This is basically a system for competitive sparring, with a 3.3m Spear (Da Qiang) that has a padded tip for safety.
With these equipment, you’ll be able to field-test ancient Spear techniques against a live uncooperative opponent.
Moccasin suede (a half-hide of leather has enough material to make four shinai). If you can’t find leather, 40oz+ heavyweight vinyl coated polyester tarp or marine upholstery can do a pretty nice job – just don’t settle for the lighter weights as they stretch.
3/16 inch leather hole punch (“hammer” punches work better than most pliers-style punches).
approximately 4′ of bamboo pole, preferably “Calcutta bamboo” or “Punting Pole” bamboo (b. Tuldoides). These bamboo are slow growing, have very thick walls, and grow straight. If you can’t find any adequate bamboo, a good kendo shinai can be disassembled and made to work.
A needle-nose pliers for lacing (optional).
For each shinai, prepare the following:
Prepare the freshly cut bamboo. If you are using a kendo shinai, simply remove the tsuba / crosspiece and any internal blocks. For raw bamboo, follow these steps:
Shave off sprouts / leaves. Sand or file smooth.
Cut off the “butt” end with a saw, just below a nodule/section (so the end is closed off).
Saw off the other end at desired shinai length. Using duct tape, securely tape around the bamboo above where the tsuba would be (to limit splits from spreading too deeply).
Using a machete (wrap a towel around other end for a grip), carefully split the blade-end of the bamboo to within about 6″ of where the tsuba would be (the crack will lengthen as it dries). Use caution, wear gloves, and tape the edges of the machete that are not being used for safety! Repeat so that the bamboo is split lengthwise into eight or six pieces (use eight if the walls are thick, six if they are thin). Simply start the cut at the top by tapping the back of the machete with a hammer; then carefully tap the machete down to desired length, making sure the blade does not wander or twist.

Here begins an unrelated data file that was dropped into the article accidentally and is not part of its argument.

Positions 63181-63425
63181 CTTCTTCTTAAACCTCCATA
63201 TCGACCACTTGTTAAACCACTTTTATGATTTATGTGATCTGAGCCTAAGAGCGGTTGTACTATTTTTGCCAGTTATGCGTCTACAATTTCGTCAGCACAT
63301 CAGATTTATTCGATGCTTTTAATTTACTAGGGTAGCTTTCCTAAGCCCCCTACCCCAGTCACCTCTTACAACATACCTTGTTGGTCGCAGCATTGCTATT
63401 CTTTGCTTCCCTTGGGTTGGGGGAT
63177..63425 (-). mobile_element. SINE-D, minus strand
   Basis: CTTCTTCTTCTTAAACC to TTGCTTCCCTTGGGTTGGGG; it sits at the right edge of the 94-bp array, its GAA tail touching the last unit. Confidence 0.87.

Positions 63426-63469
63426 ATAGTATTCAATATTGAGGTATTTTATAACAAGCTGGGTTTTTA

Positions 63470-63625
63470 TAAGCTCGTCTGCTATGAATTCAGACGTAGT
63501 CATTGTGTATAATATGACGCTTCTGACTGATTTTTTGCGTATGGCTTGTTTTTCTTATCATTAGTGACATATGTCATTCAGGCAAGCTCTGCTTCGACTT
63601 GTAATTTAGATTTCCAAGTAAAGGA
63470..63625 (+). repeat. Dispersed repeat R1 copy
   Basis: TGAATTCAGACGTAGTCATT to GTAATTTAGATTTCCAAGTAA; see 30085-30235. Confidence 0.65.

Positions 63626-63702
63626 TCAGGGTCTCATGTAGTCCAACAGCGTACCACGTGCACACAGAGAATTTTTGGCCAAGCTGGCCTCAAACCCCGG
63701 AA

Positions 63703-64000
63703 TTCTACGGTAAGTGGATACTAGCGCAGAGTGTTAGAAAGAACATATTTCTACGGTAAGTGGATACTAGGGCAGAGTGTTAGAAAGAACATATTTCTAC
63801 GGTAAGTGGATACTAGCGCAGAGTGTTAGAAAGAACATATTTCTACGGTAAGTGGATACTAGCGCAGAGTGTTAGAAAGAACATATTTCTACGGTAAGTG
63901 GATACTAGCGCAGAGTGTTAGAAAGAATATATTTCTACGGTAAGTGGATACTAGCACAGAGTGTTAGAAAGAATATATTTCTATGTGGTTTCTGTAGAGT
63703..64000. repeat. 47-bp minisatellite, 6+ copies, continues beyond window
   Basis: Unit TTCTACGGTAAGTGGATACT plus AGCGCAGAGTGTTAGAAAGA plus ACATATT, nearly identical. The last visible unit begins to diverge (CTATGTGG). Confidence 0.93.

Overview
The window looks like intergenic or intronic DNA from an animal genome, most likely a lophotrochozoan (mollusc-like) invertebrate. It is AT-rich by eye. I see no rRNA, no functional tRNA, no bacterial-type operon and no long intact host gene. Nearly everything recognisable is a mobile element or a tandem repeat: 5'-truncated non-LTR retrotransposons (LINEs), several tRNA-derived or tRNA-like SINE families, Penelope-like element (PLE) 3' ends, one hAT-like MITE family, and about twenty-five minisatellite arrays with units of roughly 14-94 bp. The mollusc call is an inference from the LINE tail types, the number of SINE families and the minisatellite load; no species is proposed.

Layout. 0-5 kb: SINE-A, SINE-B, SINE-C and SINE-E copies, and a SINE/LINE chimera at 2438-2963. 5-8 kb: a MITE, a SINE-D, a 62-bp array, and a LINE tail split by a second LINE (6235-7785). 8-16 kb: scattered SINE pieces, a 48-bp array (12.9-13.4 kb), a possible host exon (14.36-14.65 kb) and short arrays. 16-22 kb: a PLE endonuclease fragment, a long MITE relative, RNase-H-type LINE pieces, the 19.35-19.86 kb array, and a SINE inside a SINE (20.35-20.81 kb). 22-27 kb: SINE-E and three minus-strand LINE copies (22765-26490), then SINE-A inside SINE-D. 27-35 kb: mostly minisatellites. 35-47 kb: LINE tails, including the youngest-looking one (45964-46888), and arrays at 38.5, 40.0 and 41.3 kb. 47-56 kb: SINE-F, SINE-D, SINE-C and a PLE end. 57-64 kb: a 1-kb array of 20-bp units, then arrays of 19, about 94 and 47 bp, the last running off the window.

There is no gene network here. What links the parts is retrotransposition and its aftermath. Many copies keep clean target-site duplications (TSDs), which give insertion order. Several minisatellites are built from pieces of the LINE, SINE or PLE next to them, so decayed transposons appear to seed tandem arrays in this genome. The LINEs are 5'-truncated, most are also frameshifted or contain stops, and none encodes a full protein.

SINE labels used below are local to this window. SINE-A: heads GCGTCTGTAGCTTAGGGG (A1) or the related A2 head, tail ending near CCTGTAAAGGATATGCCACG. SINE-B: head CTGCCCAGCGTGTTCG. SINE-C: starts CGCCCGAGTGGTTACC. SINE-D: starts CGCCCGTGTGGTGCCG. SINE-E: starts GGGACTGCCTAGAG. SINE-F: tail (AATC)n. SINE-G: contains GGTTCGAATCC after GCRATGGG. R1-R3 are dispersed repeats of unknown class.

With a knife or blade, shave off any slivers. Again, be careful! The bamboo can cut skin as surely as a knife can. Be sure to remove any flat nodules inside the bamboo that were split. Also, smooth both ends (this will become harder when the bamboo dries).
Insert a rod or pole into the bamboo, if possible. Using duct tape, securely and tightly tape the splits back into shape. If you neglect this step, the splits may twist as they dry.
Store the bamboo upright in a cool, shaded or dark and dry place for a few weeks until the bamboo begins to cure (turn yellow or white). Remove tape.
Cut the suede into sections as follows. The dimensions below are for one shinai; if making more than one, be sure to lay out the patterns carefully to make best use of the material. The laces do not have to be cut straight; it does not matter if they are cut along a curve or corner, so long as the dimensions remain the same.
Starting at the end, mark and punch a line of holes that are exactly 1″ apart, and 3/8″ from the edge of the material of one side only. If you are using a hand punch, you’ll want to wear gloves or take turns with a friend!